When you think of the Boeing 737, you don’t actually realize that you might be thinking of a product line spanning 22 different varients across more than forty years. What are all these different variants and how do they fit into the Boeing family?
The place to begin is the original generation of the Boeing aircraft, starting with the first one, the Boeing 737-100.
The first generation
The Boeing 737-100 first flew April 9, 1967, and would start operating for Lufthansa in 1968. It could carry 85 passengers in two classes (12 in first and 73 in economy). It could fly 1,540 nautical miles (2,850 km).
This was followed by the bigger Boeing 737-200 later that year that which was built for airlines like United, who configured the larger aircraft with 102 seats. These included 14 first-class seats with a seat pitch of 38″ and 88 in economy with 34″ inches of pitch. This bigger aircraft had bigger fuel tanks and could fly 2,600 nautical miles (4,800 km).
There were another two versions of the original Boeing 737; the 737-200C and 737-T43A. The former was a ‘convertible version’ that had a cargo door behind the main cockpit and could transport cargo as well as passengers. The latter was a military version. Boeing also offered a gravel kit for the aircraft, allowing it to land at airports that did not even have a concrete runway.
For all other aircraft comparisons from here, the passenger numbers are for two classes onboard, instead of total seating capacity (all economy or exit limits).
The second generation
Moving on from the first generation was the Boeing 737-300, -400 and -500. These were known as the Boeing 737 Classic (when the third generation launched, but we will get to that soon). Each aircraft had the following specs:
- Boeing 737-300 – 126 passengers to a range of 2,060 nautical miles
- Boeing 737-400 – 147 passengers to a range of 2,375 nautical miles
- Boeing 737-500 – 110 passengers to a range of around 2100 nautical miles
The Boeing 737-300 first flew on February 24, 1984. Because of how big the new engines were and how close the aircraft ran to the ground, Boeing decided to flatten the bottom of the engine in a ‘hamster pouch’ design. Several design ideas from the development of the Boeing 757 were incorporated, updating the cabin interior to a common design we see today.
The third generation
This generation of Boeing 737 aircraft is likely to be known to readers, as its the most popular and is widely in use around the world today.
There are six versions, four original aircraft, and two ‘extended-range’ variants. They are:
- Boeing 737-600 – 108 passengers to a range of 3,235 nautical miles (5,991 km).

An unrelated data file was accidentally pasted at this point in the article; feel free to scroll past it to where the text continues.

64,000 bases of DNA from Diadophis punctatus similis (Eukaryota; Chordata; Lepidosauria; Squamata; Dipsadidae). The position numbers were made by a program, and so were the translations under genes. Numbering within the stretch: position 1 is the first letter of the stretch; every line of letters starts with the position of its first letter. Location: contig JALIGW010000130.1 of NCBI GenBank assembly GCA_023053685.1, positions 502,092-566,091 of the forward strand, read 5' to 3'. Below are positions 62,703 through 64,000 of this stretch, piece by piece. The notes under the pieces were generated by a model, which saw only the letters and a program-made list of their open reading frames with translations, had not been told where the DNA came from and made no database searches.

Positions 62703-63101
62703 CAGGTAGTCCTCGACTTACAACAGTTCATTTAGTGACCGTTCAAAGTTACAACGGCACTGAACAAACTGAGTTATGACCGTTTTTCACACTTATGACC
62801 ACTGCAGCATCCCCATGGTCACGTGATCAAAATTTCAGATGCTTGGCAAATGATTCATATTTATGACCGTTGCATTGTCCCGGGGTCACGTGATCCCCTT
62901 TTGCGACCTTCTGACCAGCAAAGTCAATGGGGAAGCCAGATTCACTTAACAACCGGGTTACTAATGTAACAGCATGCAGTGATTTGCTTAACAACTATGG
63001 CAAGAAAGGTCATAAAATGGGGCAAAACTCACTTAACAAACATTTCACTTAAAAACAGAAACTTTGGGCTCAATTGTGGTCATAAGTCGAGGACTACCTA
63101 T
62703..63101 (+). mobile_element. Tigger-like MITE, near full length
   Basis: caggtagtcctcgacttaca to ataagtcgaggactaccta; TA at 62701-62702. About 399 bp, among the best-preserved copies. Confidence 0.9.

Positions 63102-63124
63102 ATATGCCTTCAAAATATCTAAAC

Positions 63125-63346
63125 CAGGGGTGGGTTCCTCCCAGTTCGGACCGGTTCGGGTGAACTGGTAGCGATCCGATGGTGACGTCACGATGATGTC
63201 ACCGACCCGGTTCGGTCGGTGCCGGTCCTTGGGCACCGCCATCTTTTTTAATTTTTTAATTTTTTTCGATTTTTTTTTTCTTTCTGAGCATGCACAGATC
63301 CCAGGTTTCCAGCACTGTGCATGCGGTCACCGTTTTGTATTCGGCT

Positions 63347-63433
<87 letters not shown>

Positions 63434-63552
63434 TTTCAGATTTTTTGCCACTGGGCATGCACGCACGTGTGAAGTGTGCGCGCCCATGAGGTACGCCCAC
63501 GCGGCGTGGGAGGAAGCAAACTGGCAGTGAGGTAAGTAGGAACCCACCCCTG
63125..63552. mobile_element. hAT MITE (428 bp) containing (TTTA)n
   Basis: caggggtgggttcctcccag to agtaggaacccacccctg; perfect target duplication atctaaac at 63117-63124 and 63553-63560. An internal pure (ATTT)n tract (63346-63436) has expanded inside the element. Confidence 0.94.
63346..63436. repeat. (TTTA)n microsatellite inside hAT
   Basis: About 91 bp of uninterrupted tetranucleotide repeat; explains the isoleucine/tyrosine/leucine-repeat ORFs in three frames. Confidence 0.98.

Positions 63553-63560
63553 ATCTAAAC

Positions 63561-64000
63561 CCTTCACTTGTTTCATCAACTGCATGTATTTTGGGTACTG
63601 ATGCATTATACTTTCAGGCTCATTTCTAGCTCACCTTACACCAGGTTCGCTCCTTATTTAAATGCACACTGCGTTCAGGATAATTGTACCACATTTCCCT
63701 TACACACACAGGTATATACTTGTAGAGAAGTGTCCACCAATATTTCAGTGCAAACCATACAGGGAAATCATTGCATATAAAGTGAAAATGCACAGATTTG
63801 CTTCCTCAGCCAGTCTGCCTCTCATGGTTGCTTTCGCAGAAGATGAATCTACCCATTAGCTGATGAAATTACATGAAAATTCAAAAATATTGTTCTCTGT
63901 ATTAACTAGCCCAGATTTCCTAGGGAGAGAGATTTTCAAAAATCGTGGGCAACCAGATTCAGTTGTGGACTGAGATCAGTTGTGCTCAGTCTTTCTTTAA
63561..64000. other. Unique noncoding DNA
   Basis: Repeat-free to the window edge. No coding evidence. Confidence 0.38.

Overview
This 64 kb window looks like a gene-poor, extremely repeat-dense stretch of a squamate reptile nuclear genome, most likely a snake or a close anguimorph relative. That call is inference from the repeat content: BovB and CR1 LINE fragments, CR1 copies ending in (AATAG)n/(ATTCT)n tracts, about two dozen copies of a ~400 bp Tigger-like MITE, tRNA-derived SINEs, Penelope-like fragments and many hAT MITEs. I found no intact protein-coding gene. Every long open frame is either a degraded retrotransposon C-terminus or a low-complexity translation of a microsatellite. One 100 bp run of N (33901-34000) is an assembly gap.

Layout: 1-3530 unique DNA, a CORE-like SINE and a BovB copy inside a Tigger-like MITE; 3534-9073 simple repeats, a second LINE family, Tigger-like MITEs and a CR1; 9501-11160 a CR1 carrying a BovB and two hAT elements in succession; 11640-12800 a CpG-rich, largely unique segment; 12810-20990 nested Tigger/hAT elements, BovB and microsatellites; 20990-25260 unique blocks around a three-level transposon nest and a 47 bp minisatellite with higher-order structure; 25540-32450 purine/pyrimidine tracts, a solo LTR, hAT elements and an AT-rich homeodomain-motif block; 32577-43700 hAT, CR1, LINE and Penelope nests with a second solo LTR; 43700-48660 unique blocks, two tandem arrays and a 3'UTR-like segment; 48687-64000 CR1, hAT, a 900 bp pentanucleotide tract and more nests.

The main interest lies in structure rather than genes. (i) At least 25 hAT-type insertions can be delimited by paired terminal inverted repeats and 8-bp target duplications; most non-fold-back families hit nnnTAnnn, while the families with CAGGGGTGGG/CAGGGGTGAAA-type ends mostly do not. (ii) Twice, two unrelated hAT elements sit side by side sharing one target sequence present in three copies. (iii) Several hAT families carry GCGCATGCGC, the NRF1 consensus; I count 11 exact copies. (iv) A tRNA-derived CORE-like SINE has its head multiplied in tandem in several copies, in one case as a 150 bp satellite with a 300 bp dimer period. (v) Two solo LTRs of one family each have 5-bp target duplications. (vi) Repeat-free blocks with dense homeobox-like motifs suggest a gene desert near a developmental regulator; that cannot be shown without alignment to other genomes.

- Boeing 737-700 – 128 passengers to a range of 3,010 nautical miles (5,570 km).
- Boeing 737-800 – The most famous and widely sold Boeing 737. It can carry 160 passengers to a range of 2,935 nautical miles (5,436 km)
- Boeing 737-900 – 177 passengers to a range of 2,950 nautical miles (5,460 km).
- Boeing 737-700ER – This aircraft had a range extension to 5,775 nautical miles (10,695 km). It had the same passenger capacity.
- Boeing 737-900ER – This aircraft had a range extension to 3,850 nautical miles (7,130 km). It had the same passenger capacity.
The third generation of the Boeing 737 was built in response to the rising tide of Airbus A320 aircraft, which had quickly come to be seen as a great alternative to the Boeing design. Boeing worked with major airline customers, like Southwest and United, to overhaul the original Boeing 737 classic design (the previous generation).
There were also three military versions, the Boeing 737 AEW&C, C-40 Clipper and the P-8 Poseidon. There was also a cargo conversion of the Boeing 737-800.
The fourth generation
The fourth generation is the most infamous of the Boeing line, as the ‘MAX’ series is still currently grounded. There are four versions of the Boeing 737 MAX:
- Boeing 737 MAX 7 – 153 passengers in two classes to a range of 3,850 nautical miles / 7,130 km.
- Boeing 737 MAX 8 – Successor to the Boeing 737-800. 178 passengers to a range of 3,550 nautical miles / 6,570 km.
- Boeing 737 MAX 9 – 193 passengers in two classes to a range of 3,550 nautical miles / 6,570 km.
- Boeing 737 MAX 10 – The biggest Boeing 737 ever built, it can carry 204 passengers in two classes to a range of 3,300 nautical miles / 6,110 km.
There is also a special version of the Boeing 737 MAX 8 that can carry 200 passengers, and known as the Boeing 737 MAX 200. We have also skipped over a few special variants built for the military and the entire Boeing 737 BBJ (Boeing Business Jet) line.
What do you think? Which is your favorite? Let us know in the comments.